Trump with Vladimir Putin in Paris. Photo: Guido Bergmann/Bundesregierung via Getty Images

After President Trump fired former FBI director James Comey in May 2017, the FBI opened an investigation into whether Trump was secretly "working on behalf of Russia against American interests," the New York Times reports.

Details: Intelligence officials had their concerns about Trump's ties to Russia during the 2016 campaign, but held off on opening an investigation because of the sensitive and potentially explosive implications that it came with. It was only after Trump twice tied the firing of Comey to his desire to put an end to the Russia investigation that officials decided to launch an inquiry into "whether the president’s own actions constituted a possible threat to national security," per the Times.

  • The first red flag that alerted officials to the possibility that an investigation was necessary was an early draft of Comey's firing letter, in which Trump thanked Comey for telling him he was not a target of the Russia probe. The second was when Trump told NBC's Lester Holt in an interview that he had fired Comey because of the Russia investigation.
  • FBI officials reportedly felt validated when it was later revealed that Trump told Russian officials in the Oval Office, "I faced great pressure because of Russia. That’s taken off,” just days after the Comey firing.
  • The investigation had both a counterintelligence and criminal aspect to it — with the criminal question being whether he had obstructed justice by firing Comey, per the Times. The probe has since been handed off to special counsel Robert Mueller.
  • The aggressive move to investigate Trump reportedly set off "a vigorous debate" within the Justice Department over whether FBI agents overreacted by opening the counterintelligence probe.

Statement from White House:

“This is absurd. James Comey was fired because he’s a disgraced partisan hack, and his Deputy Andrew McCabe, who was in charge at the time, is a known liar fired by the FBI. Unlike President Obama, who let Russia and other foreign adversaries push America around, President Trump has actually been tough on Russia.”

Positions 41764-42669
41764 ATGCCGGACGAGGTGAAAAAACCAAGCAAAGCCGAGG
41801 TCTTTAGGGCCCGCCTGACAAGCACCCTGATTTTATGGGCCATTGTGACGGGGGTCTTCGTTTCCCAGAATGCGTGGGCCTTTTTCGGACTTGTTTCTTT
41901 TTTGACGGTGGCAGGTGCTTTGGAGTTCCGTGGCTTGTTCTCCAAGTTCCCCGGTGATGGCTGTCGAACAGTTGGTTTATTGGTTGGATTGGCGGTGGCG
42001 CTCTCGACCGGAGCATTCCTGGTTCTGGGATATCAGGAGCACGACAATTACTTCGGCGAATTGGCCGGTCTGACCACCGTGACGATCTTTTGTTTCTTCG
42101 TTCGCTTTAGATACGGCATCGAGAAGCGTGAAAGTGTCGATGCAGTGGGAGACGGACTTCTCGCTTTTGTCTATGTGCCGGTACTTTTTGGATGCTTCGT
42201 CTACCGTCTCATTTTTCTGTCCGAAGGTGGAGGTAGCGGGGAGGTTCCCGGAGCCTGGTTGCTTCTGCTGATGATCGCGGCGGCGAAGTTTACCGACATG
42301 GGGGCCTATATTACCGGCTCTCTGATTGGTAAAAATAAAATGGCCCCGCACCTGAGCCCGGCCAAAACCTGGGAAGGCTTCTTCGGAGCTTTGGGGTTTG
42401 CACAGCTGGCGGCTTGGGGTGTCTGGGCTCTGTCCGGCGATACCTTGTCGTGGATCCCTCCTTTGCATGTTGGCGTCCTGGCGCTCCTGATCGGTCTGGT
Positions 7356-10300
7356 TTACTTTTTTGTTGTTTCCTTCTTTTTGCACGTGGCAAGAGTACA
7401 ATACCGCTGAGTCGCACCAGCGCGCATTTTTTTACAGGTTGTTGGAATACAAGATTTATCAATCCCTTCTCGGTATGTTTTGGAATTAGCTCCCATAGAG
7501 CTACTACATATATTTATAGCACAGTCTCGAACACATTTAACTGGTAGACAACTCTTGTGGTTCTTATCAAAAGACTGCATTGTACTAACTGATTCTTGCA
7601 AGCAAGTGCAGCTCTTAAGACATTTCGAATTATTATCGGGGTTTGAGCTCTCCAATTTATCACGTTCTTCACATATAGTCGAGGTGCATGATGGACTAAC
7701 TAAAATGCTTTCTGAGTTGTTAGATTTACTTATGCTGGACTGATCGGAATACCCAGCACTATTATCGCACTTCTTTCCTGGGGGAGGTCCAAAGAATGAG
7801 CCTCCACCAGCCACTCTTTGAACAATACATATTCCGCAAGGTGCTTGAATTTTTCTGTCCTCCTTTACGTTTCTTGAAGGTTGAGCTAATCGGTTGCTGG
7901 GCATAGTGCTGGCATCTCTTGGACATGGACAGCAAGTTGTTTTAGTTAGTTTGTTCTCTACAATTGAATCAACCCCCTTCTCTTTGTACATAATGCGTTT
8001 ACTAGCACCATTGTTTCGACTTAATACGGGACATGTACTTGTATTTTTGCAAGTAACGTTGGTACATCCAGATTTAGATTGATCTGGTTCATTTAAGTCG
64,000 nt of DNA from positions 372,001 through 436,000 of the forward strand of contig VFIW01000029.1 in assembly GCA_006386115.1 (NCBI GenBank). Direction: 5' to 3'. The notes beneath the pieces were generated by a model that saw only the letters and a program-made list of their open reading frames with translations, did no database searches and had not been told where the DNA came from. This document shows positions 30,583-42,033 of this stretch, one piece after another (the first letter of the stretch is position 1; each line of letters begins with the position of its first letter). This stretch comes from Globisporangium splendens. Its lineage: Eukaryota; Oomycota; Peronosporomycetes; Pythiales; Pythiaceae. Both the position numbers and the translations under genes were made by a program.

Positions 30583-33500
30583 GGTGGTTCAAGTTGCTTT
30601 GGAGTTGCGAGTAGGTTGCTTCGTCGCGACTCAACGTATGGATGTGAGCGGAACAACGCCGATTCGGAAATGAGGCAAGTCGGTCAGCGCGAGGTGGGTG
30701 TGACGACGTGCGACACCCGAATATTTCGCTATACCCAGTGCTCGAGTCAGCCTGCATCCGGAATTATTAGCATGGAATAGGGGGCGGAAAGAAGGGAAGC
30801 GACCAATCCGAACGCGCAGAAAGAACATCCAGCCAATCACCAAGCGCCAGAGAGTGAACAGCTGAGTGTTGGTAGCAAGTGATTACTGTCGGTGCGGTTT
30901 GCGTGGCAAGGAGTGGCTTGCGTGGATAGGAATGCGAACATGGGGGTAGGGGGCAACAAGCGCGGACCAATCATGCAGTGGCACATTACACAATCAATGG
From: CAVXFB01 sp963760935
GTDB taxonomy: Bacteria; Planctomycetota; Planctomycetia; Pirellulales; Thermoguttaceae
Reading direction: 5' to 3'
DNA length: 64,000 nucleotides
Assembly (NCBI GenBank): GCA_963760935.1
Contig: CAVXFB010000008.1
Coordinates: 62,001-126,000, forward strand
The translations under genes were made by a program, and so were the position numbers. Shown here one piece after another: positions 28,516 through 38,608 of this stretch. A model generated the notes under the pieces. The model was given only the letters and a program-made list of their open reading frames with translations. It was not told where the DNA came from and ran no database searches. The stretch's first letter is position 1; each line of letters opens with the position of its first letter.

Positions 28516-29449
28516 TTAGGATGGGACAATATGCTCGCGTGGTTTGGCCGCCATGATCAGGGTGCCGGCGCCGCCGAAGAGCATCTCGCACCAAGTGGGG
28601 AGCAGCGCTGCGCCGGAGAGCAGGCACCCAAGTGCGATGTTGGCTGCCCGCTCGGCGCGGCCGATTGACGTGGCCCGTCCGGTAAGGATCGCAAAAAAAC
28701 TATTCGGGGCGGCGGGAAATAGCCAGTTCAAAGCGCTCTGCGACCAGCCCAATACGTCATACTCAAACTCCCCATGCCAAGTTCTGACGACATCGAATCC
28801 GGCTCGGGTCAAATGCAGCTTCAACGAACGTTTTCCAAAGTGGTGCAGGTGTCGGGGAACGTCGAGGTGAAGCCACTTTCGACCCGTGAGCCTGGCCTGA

— Press Secretary Sarah Sanders

Go deeper: Timeline — Every big move in the Mueller investigation

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Zeta, now a Category 2 Hurricane, makes landfall on Louisiana coast

The probable path of Zeta, per the National Hurricane Center. Photo: NHC/NOAA

Zeta, classified as a "significant" Category 2 hurricane, made landfall along the southeastern coast of Louisiana on Wednesday evening, according to the National Hurricane Center.

The state of play: Louisiana Gov. John Bel Edwards (D) requested a pre-landfall Emergency Declaration in a letter to President Trump on Tuesday. The hurricane is producing 110-mph maximum sustained winds and stronger gusts. The core of Zeta — including its destructive eyewall — moved ashore near Cocodrie.

Supreme Court won't expedite Pennsylvania GOP's request to block mail-in ballot extension

Amy Coney Barrett being sworn in by Chief Justice John Roberts. Photo: Fred Schilling/Collection of the Supreme Court of the United States via Getty Images

The Supreme Court voted 5-3 on Wednesday to deny a bid from Pennsylvania Republicans to expedite their request to shorten the deadline for receiving mail-in ballots. Newly-confirmed Justice Amy Coney Barrett did not participate in the decision.

Why it matters: A lower court ruling allowing ballots to be counted until 5 p.m. on Nov. 6, as long as they are postmarked by Election Day, will remain in place for now.

27 mins ago - World

Europe faces "stronger and deadlier" coronavirus wave

Paris under curfew. Photo: Kiran Ridley/Getty Images

The coronavirus is still winning: Now even Germany is entering another national lockdown, joined by France.

Why it matters: France has been "overpowered by a second wave,” President Emmanuel Macron said in a nationally televised address today. Macron said the "new wave will be stronger and deadlier" than the first.